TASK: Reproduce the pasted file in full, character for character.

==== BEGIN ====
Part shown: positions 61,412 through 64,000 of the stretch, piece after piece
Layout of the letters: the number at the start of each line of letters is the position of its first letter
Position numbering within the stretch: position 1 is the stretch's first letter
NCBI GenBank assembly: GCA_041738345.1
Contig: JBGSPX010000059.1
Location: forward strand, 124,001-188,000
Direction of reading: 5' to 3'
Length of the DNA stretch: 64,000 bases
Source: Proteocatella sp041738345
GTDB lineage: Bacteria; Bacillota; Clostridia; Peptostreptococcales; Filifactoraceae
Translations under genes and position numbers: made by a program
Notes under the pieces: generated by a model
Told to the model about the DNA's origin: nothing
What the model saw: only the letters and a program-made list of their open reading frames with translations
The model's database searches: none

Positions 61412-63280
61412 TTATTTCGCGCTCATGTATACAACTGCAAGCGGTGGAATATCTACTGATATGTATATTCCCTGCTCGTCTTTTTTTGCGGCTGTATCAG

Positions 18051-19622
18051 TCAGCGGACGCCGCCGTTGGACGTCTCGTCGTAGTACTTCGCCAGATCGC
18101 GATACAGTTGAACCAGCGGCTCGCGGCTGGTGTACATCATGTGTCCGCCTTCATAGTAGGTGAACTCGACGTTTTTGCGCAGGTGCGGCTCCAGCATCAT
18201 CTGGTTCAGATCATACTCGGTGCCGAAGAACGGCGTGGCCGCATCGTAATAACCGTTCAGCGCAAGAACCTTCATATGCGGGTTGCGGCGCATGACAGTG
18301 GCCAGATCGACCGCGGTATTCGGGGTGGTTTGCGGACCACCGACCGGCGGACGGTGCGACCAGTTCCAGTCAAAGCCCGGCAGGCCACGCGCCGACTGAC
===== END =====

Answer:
Part shown: positions 61,412 through 64,000 of the stretch, piece after piece
Layout of the letters: the number at the start of each line of letters is the position of its first letter
Position numbering within the stretch: position 1 is the stretch's first letter
NCBI GenBank assembly: GCA_041738345.1
Contig: JBGSPX010000059.1
Location: forward strand, 124,001-188,000
Direction of reading: 5' to 3'
Length of the DNA stretch: 64,000 bases
Source: Proteocatella sp041738345
GTDB lineage: Bacteria; Bacillota; Clostridia; Peptostreptococcales; Filifactoraceae
Translations under genes and position numbers: made by a program
Notes under the pieces: generated by a model
Told to the model about the DNA's origin: nothing
What the model saw: only the letters and a program-made list of their open reading frames with translations
The model's database searches: none

Positions 61412-63280
61412 TTATTTCGCGCTCATGTATACAACTGCAAGCGGTGGAATATCTACTGATATGTATATTCCCTGCTCGTCTTTTTTTGCGGCTGTATCAG

Positions 18051-19622
18051 TCAGCGGACGCCGCCGTTGGACGTCTCGTCGTAGTACTTCGCCAGATCGC
18101 GATACAGTTGAACCAGCGGCTCGCGGCTGGTGTACATCATGTGTCCGCCTTCATAGTAGGTGAACTCGACGTTTTTGCGCAGGTGCGGCTCCAGCATCAT
18201 CTGGTTCAGATCATACTCGGTGCCGAAGAACGGCGTGGCCGCATCGTAATAACCGTTCAGCGCAAGAACCTTCATATGCGGGTTGCGGCGCATGACAGTG
18301 GCCAGATCGACCGCGGTATTCGGGGTGGTTTGCGGACCACCGACCGGCGGACGGTGCGACCAGTTCCAGTCAAAGCCCGGCAGGCCACGCGCCGACTGAC